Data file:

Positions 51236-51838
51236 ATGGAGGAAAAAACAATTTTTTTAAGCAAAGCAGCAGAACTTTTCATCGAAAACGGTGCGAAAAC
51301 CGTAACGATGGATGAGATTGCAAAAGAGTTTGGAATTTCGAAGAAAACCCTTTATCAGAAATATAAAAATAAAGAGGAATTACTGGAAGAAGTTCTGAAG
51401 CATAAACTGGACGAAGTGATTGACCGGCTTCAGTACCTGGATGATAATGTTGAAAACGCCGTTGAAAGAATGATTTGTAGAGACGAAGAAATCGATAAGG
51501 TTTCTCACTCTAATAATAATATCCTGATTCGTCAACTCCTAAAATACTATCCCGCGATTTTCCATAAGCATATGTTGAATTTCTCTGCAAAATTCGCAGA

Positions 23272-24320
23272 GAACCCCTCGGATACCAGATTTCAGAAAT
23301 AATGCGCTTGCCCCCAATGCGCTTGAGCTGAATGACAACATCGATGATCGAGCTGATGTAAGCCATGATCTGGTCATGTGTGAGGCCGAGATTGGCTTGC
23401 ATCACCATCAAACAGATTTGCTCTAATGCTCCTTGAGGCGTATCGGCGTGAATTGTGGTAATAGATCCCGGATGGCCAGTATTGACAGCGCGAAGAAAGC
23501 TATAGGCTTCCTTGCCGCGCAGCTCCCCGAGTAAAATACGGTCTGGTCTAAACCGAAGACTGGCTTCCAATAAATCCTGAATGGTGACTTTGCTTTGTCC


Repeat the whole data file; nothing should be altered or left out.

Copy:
Positions 51236-51838
51236 ATGGAGGAAAAAACAATTTTTTTAAGCAAAGCAGCAGAACTTTTCATCGAAAACGGTGCGAAAAC
51301 CGTAACGATGGATGAGATTGCAAAAGAGTTTGGAATTTCGAAGAAAACCCTTTATCAGAAATATAAAAATAAAGAGGAATTACTGGAAGAAGTTCTGAAG
51401 CATAAACTGGACGAAGTGATTGACCGGCTTCAGTACCTGGATGATAATGTTGAAAACGCCGTTGAAAGAATGATTTGTAGAGACGAAGAAATCGATAAGG
51501 TTTCTCACTCTAATAATAATATCCTGATTCGTCAACTCCTAAAATACTATCCCGCGATTTTCCATAAGCATATGTTGAATTTCTCTGCAAAATTCGCAGA

Positions 23272-24320
23272 GAACCCCTCGGATACCAGATTTCAGAAAT
23301 AATGCGCTTGCCCCCAATGCGCTTGAGCTGAATGACAACATCGATGATCGAGCTGATGTAAGCCATGATCTGGTCATGTGTGAGGCCGAGATTGGCTTGC
23401 ATCACCATCAAACAGATTTGCTCTAATGCTCCTTGAGGCGTATCGGCGTGAATTGTGGTAATAGATCCCGGATGGCCAGTATTGACAGCGCGAAGAAAGC
23501 TATAGGCTTCCTTGCCGCGCAGCTCCCCGAGTAAAATACGGTCTGGTCTAAACCGAAGACTGGCTTCCAATAAATCCTGAATGGTGACTTTGCTTTGTCC